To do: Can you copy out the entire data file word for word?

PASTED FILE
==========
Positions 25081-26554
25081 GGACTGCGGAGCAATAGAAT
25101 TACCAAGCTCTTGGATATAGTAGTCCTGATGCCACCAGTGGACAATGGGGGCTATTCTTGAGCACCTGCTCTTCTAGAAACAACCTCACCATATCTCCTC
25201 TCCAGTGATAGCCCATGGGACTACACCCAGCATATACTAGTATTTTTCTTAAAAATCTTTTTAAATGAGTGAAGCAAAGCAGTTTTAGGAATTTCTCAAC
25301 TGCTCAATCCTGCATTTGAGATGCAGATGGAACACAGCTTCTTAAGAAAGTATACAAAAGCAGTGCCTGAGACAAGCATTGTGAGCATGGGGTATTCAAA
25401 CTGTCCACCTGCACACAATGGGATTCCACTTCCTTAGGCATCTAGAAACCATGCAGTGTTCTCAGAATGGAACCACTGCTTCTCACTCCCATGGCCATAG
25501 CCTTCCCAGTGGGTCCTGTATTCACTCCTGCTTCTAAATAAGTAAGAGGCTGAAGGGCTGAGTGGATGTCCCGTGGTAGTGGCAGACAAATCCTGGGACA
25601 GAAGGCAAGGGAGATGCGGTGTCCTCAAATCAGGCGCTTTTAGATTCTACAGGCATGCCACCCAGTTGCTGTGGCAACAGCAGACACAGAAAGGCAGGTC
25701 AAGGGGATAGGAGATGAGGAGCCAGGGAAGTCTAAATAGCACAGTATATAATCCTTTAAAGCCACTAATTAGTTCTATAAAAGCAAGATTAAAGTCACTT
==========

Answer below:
Positions 25081-26554
25081 GGACTGCGGAGCAATAGAAT
25101 TACCAAGCTCTTGGATATAGTAGTCCTGATGCCACCAGTGGACAATGGGGGCTATTCTTGAGCACCTGCTCTTCTAGAAACAACCTCACCATATCTCCTC
25201 TCCAGTGATAGCCCATGGGACTACACCCAGCATATACTAGTATTTTTCTTAAAAATCTTTTTAAATGAGTGAAGCAAAGCAGTTTTAGGAATTTCTCAAC
25301 TGCTCAATCCTGCATTTGAGATGCAGATGGAACACAGCTTCTTAAGAAAGTATACAAAAGCAGTGCCTGAGACAAGCATTGTGAGCATGGGGTATTCAAA
25401 CTGTCCACCTGCACACAATGGGATTCCACTTCCTTAGGCATCTAGAAACCATGCAGTGTTCTCAGAATGGAACCACTGCTTCTCACTCCCATGGCCATAG
25501 CCTTCCCAGTGGGTCCTGTATTCACTCCTGCTTCTAAATAAGTAAGAGGCTGAAGGGCTGAGTGGATGTCCCGTGGTAGTGGCAGACAAATCCTGGGACA
25601 GAAGGCAAGGGAGATGCGGTGTCCTCAAATCAGGCGCTTTTAGATTCTACAGGCATGCCACCCAGTTGCTGTGGCAACAGCAGACACAGAAAGGCAGGTC
25701 AAGGGGATAGGAGATGAGGAGCCAGGGAAGTCTAAATAGCACAGTATATAATCCTTTAAAGCCACTAATTAGTTCTATAAAAGCAAGATTAAAGTCACTT